The modern world is rapidly becoming one where outsourcing is a necessity. Almost everyone is outsourcing software projects to companies that are specialists in software development. That approach brings risks because of the potential for miscommunication. Generally speaking, programmers and business people do not speak the same language. Their respective education is in only one of two different arenas—technology or finance.
An Analyst, or Project Manager (PM) is assigned as the interface between the business/client’s needs and the team of programmers who are physically writing the software. When a misunderstanding takes place, it becomes the responsibility of the Analyst/PM to solve the problem. The problem generally results from one of three possible types of communications failures:
- The team doesn’t understand the business goal because the Analyst/PM did not understand the needs of the business/client originally.
- The Analyst/PM is not effectively communicating the needs of the client to the programming team.
- The team suffers from a communication bottleneck. That is, the Analyst/PM is constantly relying on guidance that is not forthcoming from the business/client in a timely manner.
We have resolved these difficulties in two steps.
The first step is to bring the PM closer to the customer. The common approach to business software development is based on the principle that the Analyst/PM must be absolutely current in both computer technology as well as the fields of investment and business planning. Because of this experience, the Analyst/PM speaks the same language as the business/client, rather than following blind directions for mysterious chunks of code that are personally meaningless.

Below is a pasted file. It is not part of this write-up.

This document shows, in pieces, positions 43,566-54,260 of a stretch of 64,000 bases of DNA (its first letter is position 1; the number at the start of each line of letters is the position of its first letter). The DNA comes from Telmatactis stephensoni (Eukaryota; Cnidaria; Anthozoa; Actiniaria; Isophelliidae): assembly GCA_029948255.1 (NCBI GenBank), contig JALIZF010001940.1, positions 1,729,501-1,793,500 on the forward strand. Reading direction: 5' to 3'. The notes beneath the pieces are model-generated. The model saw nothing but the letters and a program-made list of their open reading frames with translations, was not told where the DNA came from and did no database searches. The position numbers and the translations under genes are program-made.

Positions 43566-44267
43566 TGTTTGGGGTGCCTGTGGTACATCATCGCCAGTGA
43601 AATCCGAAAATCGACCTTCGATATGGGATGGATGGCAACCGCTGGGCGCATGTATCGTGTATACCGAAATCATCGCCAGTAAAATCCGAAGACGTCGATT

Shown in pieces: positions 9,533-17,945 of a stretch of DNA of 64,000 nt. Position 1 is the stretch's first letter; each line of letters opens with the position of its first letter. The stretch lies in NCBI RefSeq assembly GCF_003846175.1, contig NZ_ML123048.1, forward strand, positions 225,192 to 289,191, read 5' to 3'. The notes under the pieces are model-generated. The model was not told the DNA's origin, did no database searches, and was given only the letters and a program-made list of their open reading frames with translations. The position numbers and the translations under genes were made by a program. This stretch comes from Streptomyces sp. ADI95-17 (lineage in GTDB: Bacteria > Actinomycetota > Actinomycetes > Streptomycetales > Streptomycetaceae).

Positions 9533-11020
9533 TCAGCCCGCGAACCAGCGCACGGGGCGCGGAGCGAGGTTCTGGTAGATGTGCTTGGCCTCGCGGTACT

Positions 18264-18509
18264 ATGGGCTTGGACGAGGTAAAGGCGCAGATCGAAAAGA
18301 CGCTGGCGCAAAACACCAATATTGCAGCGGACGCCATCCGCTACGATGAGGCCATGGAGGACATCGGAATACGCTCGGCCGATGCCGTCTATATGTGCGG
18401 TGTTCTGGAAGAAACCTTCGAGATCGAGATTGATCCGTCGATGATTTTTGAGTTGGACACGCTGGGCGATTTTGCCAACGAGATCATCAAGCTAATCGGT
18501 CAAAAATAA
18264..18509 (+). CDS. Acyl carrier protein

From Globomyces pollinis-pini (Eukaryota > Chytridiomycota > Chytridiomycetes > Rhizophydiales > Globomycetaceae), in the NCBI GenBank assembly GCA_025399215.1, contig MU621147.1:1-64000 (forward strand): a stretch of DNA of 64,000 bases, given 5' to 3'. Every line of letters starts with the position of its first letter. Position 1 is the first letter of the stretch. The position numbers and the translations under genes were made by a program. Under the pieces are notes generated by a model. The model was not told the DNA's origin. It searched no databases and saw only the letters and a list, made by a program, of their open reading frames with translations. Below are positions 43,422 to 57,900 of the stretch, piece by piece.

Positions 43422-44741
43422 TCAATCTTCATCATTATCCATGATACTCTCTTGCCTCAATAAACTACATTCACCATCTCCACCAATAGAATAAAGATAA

The second step is to make the team closer to the customer.
The expert’s approach to business software development states that the entire IT team understands the business, the scope of the project, the environment that the project will operate in, and exactly how it will be implemented. Their education is kept current by attending conferences where the state-of-the-art in software is explored, as well as frequent seminars on business and investment strategies in today’s challenging global economy. Without a team that understands these goals and the logic behind the software that they are developing, the result ends up being a multifunctional building, and although it may be functional and solid, it lacks the interface needed by the customer. Instead, by having a team that understands the industry and the full scope of the project, a cohesive and efficient software application can be reliably built.